The function ccd.pick is designed to help identify good CCDs. It simply creates a grid
of all combinations of design choices, computes the values required for orthogonality and
rotatability, sorts them by a specified criterion (by default, a measure of the discrepancy
between these two s), and presents the best few.
For example, suppose that we want to experiment with k = 5 factors, and we are willing
to consider CCDs with blks.c = 1, 2, or 4 cube blocks of sizes n.c = 8 or 16 each. With
this many factors, the number of different star points (2k = 10) is relatively small compared
with the size of some cube blocks (16), so it seems reasonable to consider either one or two
Russell V. Lenth 7

replications (wbr.s {1, 2}) of each point within each star block. Finally, suppose that we
want the total size of the experiment to be no more than N = 65 runs (see restrict in the
call below). Here are the ten best choices based on these criteria:

> ccd.pick(5, n.c = c(8, 16), blks.c = c(1, 2, 4),


+ wbr.s = 1:2, restrict = "N<=65")

n.c n0.c blks.c n.s n0.s bbr.c wbr.s bbr.s N alpha.rot alpha.orth
1 16 6 1 10 1 1 1 1 33 2.000000 2.000000
2 16 8 1 10 2 1 1 1 36 2.000000 2.000000
3 16 10 1 10 3 1 1 1 39 2.000000 2.000000
4 16 5 2 20 1 1 2 1 63 2.000000 2.000000
5 16 8 2 10 7 1 1 1 65 2.378414 2.380476
6 8 4 4 10 7 1 1 1 65 2.378414 2.380476
7 16 1 2 10 2 1 1 1 46 2.378414 2.376354
8 16 5 2 10 5 1 1 1 57 2.378414 2.390457
9 16 4 2 10 4 1 1 1 54 2.378414 2.366432
10 8 2 4 10 4 1 1 1 54 2.378414 2.366432

The first design listed is also the smallest; it consists of one cube block of 16 runs, plus 6
center points; and one star block with the points replicated once and one center point; thus,
the total number of runs is N = (16 + 6) + (10 + 1) = 33. If we choose = 2, this design is
both orthogonal and rotatable as seen by noting that alpha.rot and alpha.orth are both
equal to 2. The 16 design points in the cube block may be generated by a 251 fractional
factorial design.
While this is a small design, we have only one center point in the star block, not providing a
way to test lack of fit in the star portion. The second and third designs remedy this slightly,
but all these designs are fairly lopsided in that the cube block is much larger than the star
block. The next few designs require considerably more runs. Design number 4 is nicely
balanced in that it consists of three blocks of 21 runs each, and it is both rotatable and
orthogonal. However, we still have no lack-of-fit test in the star blocks. Designs 5 and 6 differ
only in whether they use two 251 cubes or four 252 cubes, but they provide several center
points for a lack-of-fit test. If we position the axis points at = 2.38, the design is almost
orthogonal and almost rotatable. The remaining designs also come close to meeting both
criteria, but are also somewhat smaller, so that Designs 9 and 10 are essentially down-sized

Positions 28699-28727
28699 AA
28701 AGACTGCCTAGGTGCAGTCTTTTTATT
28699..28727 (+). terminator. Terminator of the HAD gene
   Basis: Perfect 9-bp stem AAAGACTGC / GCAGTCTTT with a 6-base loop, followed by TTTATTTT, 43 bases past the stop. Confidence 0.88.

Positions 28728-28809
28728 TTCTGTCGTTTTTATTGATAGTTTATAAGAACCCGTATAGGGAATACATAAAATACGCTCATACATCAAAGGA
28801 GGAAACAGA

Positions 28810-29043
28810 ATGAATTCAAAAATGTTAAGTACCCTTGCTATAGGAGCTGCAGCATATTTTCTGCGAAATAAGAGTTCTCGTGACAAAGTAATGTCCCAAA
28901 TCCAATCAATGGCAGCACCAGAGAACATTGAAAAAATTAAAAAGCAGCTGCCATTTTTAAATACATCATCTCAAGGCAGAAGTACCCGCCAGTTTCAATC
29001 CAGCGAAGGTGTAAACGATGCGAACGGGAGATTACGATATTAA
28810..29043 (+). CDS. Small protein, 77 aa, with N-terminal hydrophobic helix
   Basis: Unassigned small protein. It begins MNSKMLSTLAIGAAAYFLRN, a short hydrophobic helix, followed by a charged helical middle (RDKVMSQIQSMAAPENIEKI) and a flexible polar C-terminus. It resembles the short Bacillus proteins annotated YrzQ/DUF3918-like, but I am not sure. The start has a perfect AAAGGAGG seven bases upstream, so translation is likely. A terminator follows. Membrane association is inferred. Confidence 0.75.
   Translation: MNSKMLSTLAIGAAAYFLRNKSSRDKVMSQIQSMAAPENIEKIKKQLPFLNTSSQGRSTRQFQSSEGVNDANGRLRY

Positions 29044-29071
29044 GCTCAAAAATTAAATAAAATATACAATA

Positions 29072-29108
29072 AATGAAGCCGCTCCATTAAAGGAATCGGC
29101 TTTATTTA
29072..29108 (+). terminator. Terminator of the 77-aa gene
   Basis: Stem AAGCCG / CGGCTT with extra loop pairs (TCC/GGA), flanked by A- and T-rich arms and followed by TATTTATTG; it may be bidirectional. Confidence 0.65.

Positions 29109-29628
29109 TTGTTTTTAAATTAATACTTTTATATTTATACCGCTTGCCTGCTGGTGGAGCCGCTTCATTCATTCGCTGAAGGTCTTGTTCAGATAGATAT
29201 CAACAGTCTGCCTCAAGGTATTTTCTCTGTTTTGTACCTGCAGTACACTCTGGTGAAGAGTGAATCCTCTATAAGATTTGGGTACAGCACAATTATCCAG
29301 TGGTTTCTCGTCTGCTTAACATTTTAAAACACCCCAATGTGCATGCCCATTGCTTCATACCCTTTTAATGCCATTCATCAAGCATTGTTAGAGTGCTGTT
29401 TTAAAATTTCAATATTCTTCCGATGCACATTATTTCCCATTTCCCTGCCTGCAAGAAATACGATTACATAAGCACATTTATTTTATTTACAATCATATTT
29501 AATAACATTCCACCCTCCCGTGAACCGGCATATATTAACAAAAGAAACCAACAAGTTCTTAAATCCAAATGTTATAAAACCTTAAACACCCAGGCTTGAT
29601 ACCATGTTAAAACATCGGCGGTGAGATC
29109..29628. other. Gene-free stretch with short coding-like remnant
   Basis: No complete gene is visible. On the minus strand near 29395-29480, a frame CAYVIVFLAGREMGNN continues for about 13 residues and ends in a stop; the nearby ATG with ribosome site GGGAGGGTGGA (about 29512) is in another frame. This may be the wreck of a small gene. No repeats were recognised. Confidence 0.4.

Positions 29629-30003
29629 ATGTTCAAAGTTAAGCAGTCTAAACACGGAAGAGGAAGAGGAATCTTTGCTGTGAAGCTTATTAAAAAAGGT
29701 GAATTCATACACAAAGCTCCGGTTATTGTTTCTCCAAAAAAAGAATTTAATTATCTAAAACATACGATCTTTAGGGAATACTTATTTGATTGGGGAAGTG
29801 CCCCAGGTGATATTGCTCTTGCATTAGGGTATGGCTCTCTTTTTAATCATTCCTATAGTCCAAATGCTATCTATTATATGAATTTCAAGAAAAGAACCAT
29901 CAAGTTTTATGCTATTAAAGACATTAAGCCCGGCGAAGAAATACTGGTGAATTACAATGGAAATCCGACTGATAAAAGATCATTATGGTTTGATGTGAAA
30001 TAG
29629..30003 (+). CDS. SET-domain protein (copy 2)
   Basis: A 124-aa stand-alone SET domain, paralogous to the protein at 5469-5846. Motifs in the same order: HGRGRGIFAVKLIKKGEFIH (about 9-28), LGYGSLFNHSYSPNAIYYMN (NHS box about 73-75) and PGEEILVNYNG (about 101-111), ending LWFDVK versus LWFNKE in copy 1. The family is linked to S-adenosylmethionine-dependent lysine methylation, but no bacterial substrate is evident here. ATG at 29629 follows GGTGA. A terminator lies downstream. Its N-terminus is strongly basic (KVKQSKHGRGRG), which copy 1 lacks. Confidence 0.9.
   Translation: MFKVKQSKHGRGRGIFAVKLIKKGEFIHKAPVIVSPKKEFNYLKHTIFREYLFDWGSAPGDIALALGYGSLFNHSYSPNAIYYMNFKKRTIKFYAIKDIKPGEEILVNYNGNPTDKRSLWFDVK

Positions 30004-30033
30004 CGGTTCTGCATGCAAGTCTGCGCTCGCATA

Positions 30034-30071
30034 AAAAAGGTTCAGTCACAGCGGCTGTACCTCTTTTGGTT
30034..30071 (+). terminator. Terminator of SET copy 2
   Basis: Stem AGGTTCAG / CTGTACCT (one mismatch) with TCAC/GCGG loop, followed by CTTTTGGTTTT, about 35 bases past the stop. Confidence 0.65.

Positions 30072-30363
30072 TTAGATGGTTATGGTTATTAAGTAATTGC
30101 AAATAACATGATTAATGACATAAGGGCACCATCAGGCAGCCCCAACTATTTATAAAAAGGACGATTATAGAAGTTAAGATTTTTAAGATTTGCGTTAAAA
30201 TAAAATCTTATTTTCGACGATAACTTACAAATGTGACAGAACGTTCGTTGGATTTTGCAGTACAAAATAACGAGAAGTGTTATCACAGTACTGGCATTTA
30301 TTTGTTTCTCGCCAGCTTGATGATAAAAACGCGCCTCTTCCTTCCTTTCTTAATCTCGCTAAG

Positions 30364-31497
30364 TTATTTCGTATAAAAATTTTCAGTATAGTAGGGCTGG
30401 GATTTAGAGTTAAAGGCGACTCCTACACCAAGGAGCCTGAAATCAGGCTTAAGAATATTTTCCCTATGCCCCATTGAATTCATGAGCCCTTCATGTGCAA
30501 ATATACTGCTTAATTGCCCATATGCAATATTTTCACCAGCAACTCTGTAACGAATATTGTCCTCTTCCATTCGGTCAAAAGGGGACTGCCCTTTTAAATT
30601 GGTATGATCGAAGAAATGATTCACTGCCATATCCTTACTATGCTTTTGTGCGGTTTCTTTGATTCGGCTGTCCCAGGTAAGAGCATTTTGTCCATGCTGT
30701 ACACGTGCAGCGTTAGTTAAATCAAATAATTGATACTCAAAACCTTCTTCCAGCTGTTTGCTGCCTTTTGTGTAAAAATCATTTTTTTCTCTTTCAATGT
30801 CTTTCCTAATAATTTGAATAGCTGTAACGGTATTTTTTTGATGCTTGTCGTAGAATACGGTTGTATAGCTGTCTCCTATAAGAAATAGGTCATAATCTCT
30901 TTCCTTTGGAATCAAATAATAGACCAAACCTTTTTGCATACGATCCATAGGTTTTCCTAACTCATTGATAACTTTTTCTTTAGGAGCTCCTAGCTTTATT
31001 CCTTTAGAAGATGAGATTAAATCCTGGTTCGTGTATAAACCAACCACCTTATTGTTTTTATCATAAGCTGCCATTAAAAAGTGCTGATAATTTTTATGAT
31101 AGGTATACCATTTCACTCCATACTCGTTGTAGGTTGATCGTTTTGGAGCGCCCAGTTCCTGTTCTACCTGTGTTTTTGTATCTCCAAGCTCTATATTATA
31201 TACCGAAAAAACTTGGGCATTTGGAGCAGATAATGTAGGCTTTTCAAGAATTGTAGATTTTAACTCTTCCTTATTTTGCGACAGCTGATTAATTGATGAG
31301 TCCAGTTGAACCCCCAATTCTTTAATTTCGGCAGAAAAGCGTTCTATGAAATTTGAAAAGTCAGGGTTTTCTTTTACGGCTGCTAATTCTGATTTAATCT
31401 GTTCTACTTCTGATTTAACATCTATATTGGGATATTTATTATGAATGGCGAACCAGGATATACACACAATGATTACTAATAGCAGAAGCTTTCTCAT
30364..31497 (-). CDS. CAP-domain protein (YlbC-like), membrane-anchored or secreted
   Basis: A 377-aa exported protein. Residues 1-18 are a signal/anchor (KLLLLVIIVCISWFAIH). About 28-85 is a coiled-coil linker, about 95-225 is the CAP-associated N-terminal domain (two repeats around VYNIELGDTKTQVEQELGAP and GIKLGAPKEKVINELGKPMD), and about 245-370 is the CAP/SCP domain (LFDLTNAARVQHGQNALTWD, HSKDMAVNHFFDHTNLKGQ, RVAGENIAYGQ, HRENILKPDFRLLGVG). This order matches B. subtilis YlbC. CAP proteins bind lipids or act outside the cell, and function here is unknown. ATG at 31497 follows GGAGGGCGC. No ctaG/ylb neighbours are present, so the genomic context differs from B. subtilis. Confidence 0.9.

versions of Designs 5 and 6.
The choice of which design is best depends on the tradeoff between economy and ability to
assess the fitted surface. Design 1 is the only one of these that is included in Table 7.6 of
Myers et al. (2009). It is good to be able to look at a broader range of choices.
Once we decide the design, the ccd function is used to generate it. (Alternatively, starting with
rsm version 2.0, the cube, star, foldover, and dupe functions are available for generating
and randomizing a CCD in separate blocks, and then they may be combined using djoin.)
We first illustrate the generation of Design 1 above. This design requires a 251 fraction
for the cube block. Typically, this is done by confounding the five-way interaction with the
mean; or equivalently, create a four-factor design, and generate the levels of the fifth as the
four-way interaction of the others. That is the approach implemented by ccd. Suppose that
8 Response-Surface Methods in R, Using rsm Updated to version 2.00, 5 December 2012

we denote the design factors by A, B, C, D, E; lets opt to use E = ABCD as the generator.
The following call generates the design (results not shown):

> des1 <- ccd (y1 + y2 ~ A + B + C + D,


+ generators = E ~ - A * B * C * D, n0 = c(6, 1))

The value of was not specified, and by default it uses the for orthogonality. The first
argument could have been just 4, but then the generator would have had to have been given
in terms of the default variable names x1, x2, . . . . The optional left-hand side in the formula
creates place-holders for response variable(s), to be filled-in with data later. As in bbd, we
could have added coding formulas to create a coded.data object.
Next, we illustrate the generation of Design 10. This design has four 252 cube blocks with
2 center points each, and one unreplicated star block with 4 center points. The non-center
points in the cube blocks comprise 4 8 = 32 runs, so we most likely want to create them by